Counting Sort Algorithm

Counting Sort Algorithm

In this tutorial, you will learn how counting sort works. Also, you will find working examples of counting sort in C, C++, Java and Python.

Counting sort is a sorting algorithm that sorts the elements of an array by counting the number of occurrences of each unique element in the array. The count is stored in an auxiliary array and the sorting is done by mapping the count as an index of the auxiliary array.


How Counting Sort Works?

  1. Find out the maximum element (let it be max) from the given array.
    Counting Sort steps
    Given array
  2. Initialize an array of length max+1 with all elements 0. This array is used for storing the count of the elements in the array.
    Counting Sort Step
    Count array
  3. Store the count of each element at their respective index in count array

    For example: if the count of element 3 is 2 then, 2 is stored in the 3rd position of count array. If element "5" is not present in the array, then 0 is stored in 5th position.
    Counting Sort Step
    Count of each element stored
  4. Store cumulative sum of the elements of the count array. It helps in placing the elements into the correct index of the sorted array.
    Counting Sort Step
    Cumulative count
  5. Find the index of each element of the original array in the count array. This gives the cumulative count. Place the element at the index calculated as shown in figure below.
    Counting Sort Steps
    Counting sort
  6. After placing each element at its correct position, decrease its count by one.

Counting Sort Algorithm

countingSort(array, size)
  max <- find largest element in array
  initialize count array with all zeros
  for j <- 0 to size
    find the total count of each unique element and 
    store the count at jth index in count array
  for i <- 1 to max
    find the cumulative sum and store it in count array itself
  for j <- size down to 1
    restore the elements to array
    decrease count of each element restored by 1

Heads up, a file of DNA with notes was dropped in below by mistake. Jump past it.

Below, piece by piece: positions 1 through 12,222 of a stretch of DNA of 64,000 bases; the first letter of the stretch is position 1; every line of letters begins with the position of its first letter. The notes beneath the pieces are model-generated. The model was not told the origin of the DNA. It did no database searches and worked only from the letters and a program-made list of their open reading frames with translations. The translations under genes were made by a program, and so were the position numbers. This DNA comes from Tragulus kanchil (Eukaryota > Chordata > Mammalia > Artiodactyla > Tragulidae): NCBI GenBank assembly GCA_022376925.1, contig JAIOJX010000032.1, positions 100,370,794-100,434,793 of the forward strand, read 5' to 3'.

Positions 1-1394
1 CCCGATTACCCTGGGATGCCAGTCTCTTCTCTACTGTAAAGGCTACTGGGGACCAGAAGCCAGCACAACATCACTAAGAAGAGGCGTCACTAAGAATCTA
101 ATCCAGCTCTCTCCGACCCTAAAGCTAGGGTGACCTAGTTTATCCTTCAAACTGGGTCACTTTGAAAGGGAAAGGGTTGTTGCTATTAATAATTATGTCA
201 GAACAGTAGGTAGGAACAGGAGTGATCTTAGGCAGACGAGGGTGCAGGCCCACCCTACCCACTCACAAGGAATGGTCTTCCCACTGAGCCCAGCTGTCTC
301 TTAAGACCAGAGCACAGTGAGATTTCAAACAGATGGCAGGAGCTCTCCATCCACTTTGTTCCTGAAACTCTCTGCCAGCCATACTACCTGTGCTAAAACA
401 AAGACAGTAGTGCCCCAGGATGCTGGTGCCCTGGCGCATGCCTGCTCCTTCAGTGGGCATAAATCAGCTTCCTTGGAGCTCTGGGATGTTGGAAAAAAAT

Python, Java and C/C++ Examples

# Counting sort in Python programming


def countingSort(array):
    size = len(array)
    output = [0] * size

    # Initialize count array
    count = [0] * 10

    # Store the count of each elements in count array
    for i in range(0, size):
        count[array[i]] += 1

    # Store the cummulative count
    for i in range(1, 10):
        count[i] += count[i - 1]

    # Find the index of each element of the original array in count array
    # place the elements in output array
    i = size - 1
    while i >= 0:
        output[count[array[i]] - 1] = array[i]
        count[array[i]] -= 1
        i -= 1

    # Copy the sorted elements into original array
    for i in range(0, size):
        array[i] = output[i]


data = [4, 2, 2, 8, 3, 3, 1]
countingSort(data)
print("Sorted Array in Ascending Order: ")
print(data)
// Counting sort in Java programming

import java.util.Arrays;

class CountingSort {
  void countSort(int array[], int size) {
    int[] output = new int[size + 1];

    // Find the largest element of the array
    int max = array[0];
    for (int i = 1; i < size; i++) {
      if (array[i] > max)
        max = array[i];
    }
    int[] count = new int[max + 1];

    // Initialize count array with all zeros.
    for (int i = 0; i < max; ++i) {
      count[i] = 0;
    }

    // Store the count of each element
    for (int i = 0; i < size; i++) {
      count[array[i]]++;
    }

    // Store the cummulative count of each array
    for (int i = 1; i <= max; i++) {
      count[i] += count[i - 1];
    }

    // Find the index of each element of the original array in count array, and
    // place the elements in output array
    for (int i = size - 1; i >= 0; i--) {
      output[count[array[i]] - 1] = array[i];
      count[array[i]]--;
    }

    // Copy the sorted elements into original array
    for (int i = 0; i < size; i++) {
      array[i] = output[i];
    }
  }

  // Driver code
  public static void main(String args[]) {
    int[] data = { 4, 2, 2, 8, 3, 3, 1 };
    int size = data.length;
    CountingSort cs = new CountingSort();